Debating the Practices of Physical Therapy
What is there to debate? Several sources repeatedly convey similar information on the care that a physical
therapist provides. The Handbook of Physical Therapy, written by Robert Shestack, Current Physical
Therapy, a book by Malcolm Peat, and “A Future in Physical Therapy,” an internet publication by The American
Physical Therapy Association, have notably parallel information within them. However, small variations can be
found in their writings. Physical therapy is defined as the treatment of patients’ disabilities from disease
and injury to the loss of a body part with therapeutic exercise, heat, cold, water, light, electricity, ultrasound, or
massage (Shestack 3). Through extensive direct contact with patients and other health care personnel, physical
therapists have the opportunity to positively make a difference in a person’s life (The American Physical
Therapy Association 1-2). Specific education requirements are necessary to fulfill in order to become a licensed
physical therapist. When the education requirements are met, physical therapists have specific jobs in treating
various conditions such as arthritis and asthma.
When entering into a physical therapy program, certain educational requirements must be met. All colleges and
universities insist upon students wishing to enter into the pre-professional part of the physical therapy program be
high school graduates (Shestack 4-5). According to The American Physical Therapy Association (APTA), the
pre-professional part of schooling includes psychology, biology, physics, statistics, chemistry, english,
professional writing, and humanities (5). Shestack combines the entire program to include applied science,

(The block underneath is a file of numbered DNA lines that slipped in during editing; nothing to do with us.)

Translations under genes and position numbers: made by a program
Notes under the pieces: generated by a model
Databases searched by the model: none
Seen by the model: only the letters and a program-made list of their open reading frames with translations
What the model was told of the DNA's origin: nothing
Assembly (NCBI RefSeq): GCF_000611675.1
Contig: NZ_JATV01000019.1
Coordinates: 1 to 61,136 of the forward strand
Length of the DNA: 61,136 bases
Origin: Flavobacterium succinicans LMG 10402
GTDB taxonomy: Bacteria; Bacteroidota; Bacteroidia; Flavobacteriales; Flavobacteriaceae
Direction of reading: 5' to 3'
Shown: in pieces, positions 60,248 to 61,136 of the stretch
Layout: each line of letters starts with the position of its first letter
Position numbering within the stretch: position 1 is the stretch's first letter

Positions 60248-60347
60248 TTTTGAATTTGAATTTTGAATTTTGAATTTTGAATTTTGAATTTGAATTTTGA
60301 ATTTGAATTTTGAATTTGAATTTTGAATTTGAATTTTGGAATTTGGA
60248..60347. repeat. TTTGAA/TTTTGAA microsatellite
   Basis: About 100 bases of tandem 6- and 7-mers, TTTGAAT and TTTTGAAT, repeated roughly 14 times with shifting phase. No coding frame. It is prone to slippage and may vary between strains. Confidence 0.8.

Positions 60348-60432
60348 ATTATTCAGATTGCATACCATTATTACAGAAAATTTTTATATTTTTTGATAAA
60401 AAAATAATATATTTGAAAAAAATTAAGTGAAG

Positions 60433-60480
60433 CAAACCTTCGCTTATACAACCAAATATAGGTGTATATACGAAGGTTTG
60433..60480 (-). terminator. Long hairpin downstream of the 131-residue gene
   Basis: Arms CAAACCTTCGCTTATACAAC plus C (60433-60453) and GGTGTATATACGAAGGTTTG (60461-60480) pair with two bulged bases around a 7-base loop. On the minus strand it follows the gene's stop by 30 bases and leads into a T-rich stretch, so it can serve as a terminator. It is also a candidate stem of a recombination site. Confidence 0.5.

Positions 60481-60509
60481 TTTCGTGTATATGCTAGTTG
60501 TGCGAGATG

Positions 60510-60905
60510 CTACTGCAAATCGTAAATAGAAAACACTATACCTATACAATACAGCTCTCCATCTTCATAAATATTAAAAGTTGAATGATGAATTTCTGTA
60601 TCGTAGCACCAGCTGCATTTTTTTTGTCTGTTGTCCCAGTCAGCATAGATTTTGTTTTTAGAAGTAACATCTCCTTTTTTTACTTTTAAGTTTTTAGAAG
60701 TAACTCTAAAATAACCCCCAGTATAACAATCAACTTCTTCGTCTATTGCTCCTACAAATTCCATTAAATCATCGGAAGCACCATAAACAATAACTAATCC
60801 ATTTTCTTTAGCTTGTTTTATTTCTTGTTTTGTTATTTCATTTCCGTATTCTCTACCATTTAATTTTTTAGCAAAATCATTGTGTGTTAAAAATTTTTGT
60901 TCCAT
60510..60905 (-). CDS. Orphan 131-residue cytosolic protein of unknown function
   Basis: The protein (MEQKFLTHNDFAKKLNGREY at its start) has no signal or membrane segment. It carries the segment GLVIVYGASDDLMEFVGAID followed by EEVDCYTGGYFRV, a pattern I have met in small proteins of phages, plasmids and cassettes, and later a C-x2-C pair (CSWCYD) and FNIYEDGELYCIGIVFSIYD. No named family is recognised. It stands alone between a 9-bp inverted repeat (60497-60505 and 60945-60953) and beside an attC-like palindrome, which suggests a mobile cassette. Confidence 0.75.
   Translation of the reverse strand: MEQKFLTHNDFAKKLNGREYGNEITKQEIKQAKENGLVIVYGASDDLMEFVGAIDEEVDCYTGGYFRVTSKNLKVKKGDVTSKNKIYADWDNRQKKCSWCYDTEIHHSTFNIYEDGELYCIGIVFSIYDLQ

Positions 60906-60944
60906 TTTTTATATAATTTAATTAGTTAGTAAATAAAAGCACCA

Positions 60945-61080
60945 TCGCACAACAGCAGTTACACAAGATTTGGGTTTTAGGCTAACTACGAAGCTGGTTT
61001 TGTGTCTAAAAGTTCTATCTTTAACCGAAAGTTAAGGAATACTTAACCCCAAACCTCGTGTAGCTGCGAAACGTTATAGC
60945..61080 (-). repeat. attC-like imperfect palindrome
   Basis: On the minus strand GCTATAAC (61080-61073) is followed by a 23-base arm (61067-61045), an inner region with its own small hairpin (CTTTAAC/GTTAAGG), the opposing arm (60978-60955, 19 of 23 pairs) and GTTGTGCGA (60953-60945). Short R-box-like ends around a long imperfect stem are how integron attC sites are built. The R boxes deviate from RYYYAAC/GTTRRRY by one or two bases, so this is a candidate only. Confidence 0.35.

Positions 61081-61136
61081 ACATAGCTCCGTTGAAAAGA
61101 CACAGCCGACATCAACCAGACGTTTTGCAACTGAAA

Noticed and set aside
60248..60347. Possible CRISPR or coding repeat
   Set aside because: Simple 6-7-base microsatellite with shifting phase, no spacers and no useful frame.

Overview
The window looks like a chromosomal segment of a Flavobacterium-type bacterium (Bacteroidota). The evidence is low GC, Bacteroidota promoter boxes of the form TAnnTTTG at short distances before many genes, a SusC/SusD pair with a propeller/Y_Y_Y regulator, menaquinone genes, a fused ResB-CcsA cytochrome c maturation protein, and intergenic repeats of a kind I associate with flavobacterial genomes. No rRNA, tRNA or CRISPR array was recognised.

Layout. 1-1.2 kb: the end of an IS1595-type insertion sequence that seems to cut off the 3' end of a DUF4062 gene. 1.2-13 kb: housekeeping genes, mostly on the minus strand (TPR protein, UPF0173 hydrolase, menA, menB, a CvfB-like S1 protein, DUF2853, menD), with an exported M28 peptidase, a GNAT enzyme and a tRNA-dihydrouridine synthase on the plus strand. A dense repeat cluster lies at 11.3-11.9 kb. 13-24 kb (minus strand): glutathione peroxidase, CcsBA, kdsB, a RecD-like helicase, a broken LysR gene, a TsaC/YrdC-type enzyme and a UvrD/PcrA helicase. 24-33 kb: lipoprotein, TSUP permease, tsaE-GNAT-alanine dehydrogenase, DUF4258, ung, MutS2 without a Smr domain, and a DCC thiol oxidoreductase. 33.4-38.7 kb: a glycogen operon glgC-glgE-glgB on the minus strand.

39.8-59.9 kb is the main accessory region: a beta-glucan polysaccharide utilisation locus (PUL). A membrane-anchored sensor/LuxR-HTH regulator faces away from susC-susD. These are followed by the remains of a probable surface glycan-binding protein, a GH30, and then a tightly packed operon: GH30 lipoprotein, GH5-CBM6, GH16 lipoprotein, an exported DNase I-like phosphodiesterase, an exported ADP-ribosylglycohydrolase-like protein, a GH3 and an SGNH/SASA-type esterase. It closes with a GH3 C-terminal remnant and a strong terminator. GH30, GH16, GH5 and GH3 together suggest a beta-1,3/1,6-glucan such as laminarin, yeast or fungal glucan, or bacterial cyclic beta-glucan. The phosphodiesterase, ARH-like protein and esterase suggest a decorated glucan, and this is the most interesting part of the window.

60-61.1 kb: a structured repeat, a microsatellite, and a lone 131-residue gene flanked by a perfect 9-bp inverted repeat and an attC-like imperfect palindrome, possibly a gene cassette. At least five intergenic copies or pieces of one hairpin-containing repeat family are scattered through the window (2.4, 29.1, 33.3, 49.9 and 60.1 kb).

anatomy, physiology, neuroanatomy, kinesiology, pathology, psychology, physics, neurology, orthopedics,
pediatrics, surgery, electrotherapy, massage, physical rehabilitation, and physical therapy as applied to medicine
(4-5). The APTA states the professional part of the physical therapy program includes basic and clinical medical
science courses and emphasizes the theory through extensive clinical education and a variety of practice settings
(5). The requirements as proposed by both authors are similar, yet not exact, implying that the requirements are
probably quite similar, but vary most likely from state to state and school to school within those states.
Both sources agree that colleges and universities around the United States are currently changing their programs
from a bachelor’s degree program to a master’s degree program (APTA 5, Shestack 5).
Obviously this fact is true and schools are in progress in reforming their programs.
Arthritis is a commonly treated illness by physical therapists. Arthritis is an inflammation of a joint in which a
person goes through three stages of severity. These stages are the acute stage, the subacute stage, and the
chronic stage. Physical therapy should begin at the onset of problems. The therapist should assess the history of
the disease, a joint examination, morning stiffness, grip strength measurement, and a timed fifty-foot walk (Peat